abuse

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 noun: [əˈbjuːs], verb: [əˈbjuːz]



WordReference Random House Learner's Dictionary of American English © 2019
a•buse /v. əˈbyuz; n. əˈbyus/USA pronunciation   v.,  a•bused, a•bus•ing, n. 
v. [+ object]
  1. to use wrongly or improperly;
    misuse:to abuse authority.
  2. to treat in a harmful or injurious way: to abuse a horse by making it run too far.
  3. to speak insultingly or harshly to or about:to abuse someone over the telephone.
  4. to mistreat physically or sexually.

n. 
  1. wrong, improper, or excessive use;
    misuse: [uncountable]drug abuse.[countable]That act was an abuse of power.
  2. [uncountable] harsh, coarse, insulting language.
  3. harsh treatment:[uncountable]The hostages suffered abuse during their captivity.
  4. [uncountable] physical or sexual mistreatment.
a•bu•sive /əˈbyusɪv/USA pronunciation  adj. 
a•bu•sive•ly, adv. 

WordReference Random House Unabridged Dictionary of American English © 2019
a•buse  (v. ə byo̅o̅z;n. ə byo̅o̅s),USA pronunciation v.,  a•bused, a•bus•ing, n. 
v.t. 
  1. to use wrongly or improperly;
    misuse:to abuse one's authority.
  2. to treat in a harmful, injurious, or offensive way:to abuse a horse; to abuse one's eyesight.
  3. to speak insultingly, harshly, and unjustly to or about;
    revile;
    malign.
  4. to commit sexual assault upon.
  5. [Obs.]to deceive or mislead.
  6. abuse oneself, to masturbate.

n. 
  1. wrong or improper use;
    misuse:the abuse of privileges.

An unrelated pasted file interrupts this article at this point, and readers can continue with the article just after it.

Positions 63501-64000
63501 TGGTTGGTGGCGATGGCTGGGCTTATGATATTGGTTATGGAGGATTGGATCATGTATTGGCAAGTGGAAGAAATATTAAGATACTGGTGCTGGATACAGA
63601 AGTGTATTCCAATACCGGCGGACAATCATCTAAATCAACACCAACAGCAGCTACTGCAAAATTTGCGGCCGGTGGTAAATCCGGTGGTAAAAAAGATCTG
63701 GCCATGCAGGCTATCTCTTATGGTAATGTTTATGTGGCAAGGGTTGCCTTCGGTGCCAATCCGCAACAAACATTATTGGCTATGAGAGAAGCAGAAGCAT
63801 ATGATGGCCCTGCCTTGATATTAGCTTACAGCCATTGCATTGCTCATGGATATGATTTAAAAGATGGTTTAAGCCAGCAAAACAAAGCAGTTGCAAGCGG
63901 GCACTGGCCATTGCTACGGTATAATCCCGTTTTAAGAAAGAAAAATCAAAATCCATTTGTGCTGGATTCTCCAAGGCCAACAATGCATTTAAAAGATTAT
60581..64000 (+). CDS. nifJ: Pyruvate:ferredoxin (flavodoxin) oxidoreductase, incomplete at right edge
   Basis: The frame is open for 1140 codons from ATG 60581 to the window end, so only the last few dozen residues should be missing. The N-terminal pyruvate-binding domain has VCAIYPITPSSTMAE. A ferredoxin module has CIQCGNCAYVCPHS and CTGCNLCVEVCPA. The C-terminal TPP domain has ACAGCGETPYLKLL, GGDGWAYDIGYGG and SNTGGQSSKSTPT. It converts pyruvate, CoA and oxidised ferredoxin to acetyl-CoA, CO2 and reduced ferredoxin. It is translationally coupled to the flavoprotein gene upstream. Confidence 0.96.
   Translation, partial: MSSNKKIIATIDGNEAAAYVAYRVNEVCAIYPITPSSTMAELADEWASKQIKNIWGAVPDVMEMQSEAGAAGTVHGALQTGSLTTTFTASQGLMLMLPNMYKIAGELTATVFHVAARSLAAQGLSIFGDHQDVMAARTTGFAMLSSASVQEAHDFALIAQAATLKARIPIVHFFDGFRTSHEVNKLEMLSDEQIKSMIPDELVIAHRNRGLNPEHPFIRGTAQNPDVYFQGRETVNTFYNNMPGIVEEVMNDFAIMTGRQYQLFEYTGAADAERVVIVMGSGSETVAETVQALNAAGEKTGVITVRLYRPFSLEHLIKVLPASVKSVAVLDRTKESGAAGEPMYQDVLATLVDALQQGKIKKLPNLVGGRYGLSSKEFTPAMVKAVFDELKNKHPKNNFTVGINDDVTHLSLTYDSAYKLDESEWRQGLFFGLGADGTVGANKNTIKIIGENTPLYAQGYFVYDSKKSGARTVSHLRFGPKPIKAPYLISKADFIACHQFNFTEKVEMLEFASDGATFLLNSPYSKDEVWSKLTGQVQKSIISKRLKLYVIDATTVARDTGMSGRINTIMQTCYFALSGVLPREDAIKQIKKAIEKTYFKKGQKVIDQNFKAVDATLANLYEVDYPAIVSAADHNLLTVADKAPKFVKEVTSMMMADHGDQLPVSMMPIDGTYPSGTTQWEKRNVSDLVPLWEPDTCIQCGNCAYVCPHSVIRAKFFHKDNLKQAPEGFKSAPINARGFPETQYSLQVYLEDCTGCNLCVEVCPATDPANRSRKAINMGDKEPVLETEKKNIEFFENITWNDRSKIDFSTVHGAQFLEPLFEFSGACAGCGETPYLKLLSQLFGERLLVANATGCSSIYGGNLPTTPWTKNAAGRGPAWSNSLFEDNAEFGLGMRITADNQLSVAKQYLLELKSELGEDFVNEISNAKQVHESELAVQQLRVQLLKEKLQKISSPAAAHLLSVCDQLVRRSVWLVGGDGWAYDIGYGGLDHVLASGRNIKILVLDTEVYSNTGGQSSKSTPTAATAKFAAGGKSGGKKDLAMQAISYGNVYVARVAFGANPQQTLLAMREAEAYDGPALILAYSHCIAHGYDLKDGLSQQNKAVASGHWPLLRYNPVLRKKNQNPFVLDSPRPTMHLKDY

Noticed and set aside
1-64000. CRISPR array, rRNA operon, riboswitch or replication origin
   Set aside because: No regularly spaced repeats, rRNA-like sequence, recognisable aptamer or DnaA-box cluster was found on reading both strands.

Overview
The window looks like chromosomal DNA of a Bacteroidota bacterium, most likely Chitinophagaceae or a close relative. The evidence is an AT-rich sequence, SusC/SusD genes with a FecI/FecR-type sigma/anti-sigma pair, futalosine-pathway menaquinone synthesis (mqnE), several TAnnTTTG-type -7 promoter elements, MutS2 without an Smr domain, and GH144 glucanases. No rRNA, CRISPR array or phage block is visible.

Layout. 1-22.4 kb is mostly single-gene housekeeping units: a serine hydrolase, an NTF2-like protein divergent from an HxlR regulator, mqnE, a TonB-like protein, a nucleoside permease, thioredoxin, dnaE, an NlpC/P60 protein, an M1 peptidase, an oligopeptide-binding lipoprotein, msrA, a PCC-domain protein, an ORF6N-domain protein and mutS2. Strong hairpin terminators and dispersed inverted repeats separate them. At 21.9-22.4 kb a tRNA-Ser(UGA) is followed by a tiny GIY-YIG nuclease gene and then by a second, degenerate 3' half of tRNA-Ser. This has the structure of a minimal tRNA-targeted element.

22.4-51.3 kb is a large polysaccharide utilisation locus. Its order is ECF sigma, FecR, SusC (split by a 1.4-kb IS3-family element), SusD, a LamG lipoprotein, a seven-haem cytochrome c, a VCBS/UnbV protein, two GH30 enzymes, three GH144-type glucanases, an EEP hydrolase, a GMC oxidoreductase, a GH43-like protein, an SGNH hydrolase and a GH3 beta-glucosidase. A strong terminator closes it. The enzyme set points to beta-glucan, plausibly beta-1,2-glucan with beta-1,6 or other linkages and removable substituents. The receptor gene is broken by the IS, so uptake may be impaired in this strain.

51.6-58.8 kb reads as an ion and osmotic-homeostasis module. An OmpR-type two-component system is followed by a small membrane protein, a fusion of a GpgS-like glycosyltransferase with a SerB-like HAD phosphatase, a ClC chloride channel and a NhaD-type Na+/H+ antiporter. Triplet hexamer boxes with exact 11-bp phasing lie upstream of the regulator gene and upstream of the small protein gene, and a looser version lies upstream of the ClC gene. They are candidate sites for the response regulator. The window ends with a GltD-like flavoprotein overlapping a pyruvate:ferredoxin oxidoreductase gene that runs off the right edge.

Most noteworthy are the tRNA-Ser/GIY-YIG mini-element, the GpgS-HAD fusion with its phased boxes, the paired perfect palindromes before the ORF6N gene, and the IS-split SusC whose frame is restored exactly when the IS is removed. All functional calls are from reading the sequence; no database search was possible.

2. harshly or coarsely insulting language:The officer heaped abuse on his men.
  3. bad or improper treatment;
    maltreatment:The child was subjected to cruel abuse.
  4. a corrupt or improper practice or custom:the abuses of a totalitarian regime.
  5. rape or sexual assault.
  6. [Obs.]deception.
a•bus•a•ble  (v. ə byo̅o̅z;n. ə byo̅o̅s),USA pronunciation adj.  a•buser, n. 
  • Middle French abus or Latin abūsus
  • Latin abūsus misuse, wasting, equivalent. to abūt(ī) to use up, misuse (ab- ab- + ūtī to use) + -tus suffix of verb, verbal action; (noun, nominal) late Middle English abus
  • Middle French abuser, verb, verbal derivative of abus
  • (verb, verbal) late Middle English abusen 1400–50
    • 1.See corresponding entry in Unabridged misapply.
    • 2.See corresponding entry in Unabridged ill-use, maltreat, injure, harm, hurt.
    • 3.See corresponding entry in Unabridged vilify, vituperate, berate, scold;
      slander, defame, calumniate, traduce.
    • 7.See corresponding entry in Unabridged misapplication.
    • 8.See corresponding entry in Unabridged slander, aspersion.
      Abuse, censure, invective all mean strongly expressed disapproval.
      Abuse implies an outburst of harsh and scathing words against another (often one who is defenseless):abuse directed against an opponent.Censure implies blame, adverse criticism, or hostile condemnation:severe censure of acts showing bad judgment.Invective applies to strong but formal denunciation in speech or print, often in the public interest:invective against graft.
    • 3, 8.See corresponding entry in Unabridged praise.


Collins Concise English Dictionary © HarperCollins Publishers::

abuse vb /əˈbjuːz/(transitive)
  1. to use incorrectly or improperly; misuse
  2. to maltreat, esp physically or sexually
  3. to speak insultingly or cruelly to; revile
n /əˈbjuːs/
  1. improper, incorrect, or excessive use; misuse
  2. maltreatment of a person; injury
  3. insulting, contemptuous, or coarse speech
  4. an evil, unjust, or corrupt practice
  5. See child abuse
  6. archaic a deception
Etymology: c14 (vb): via Old French from Latin abūsus, past participle of abūtī to misuse, from ab-1 + ūtī to use

aˈbuser n



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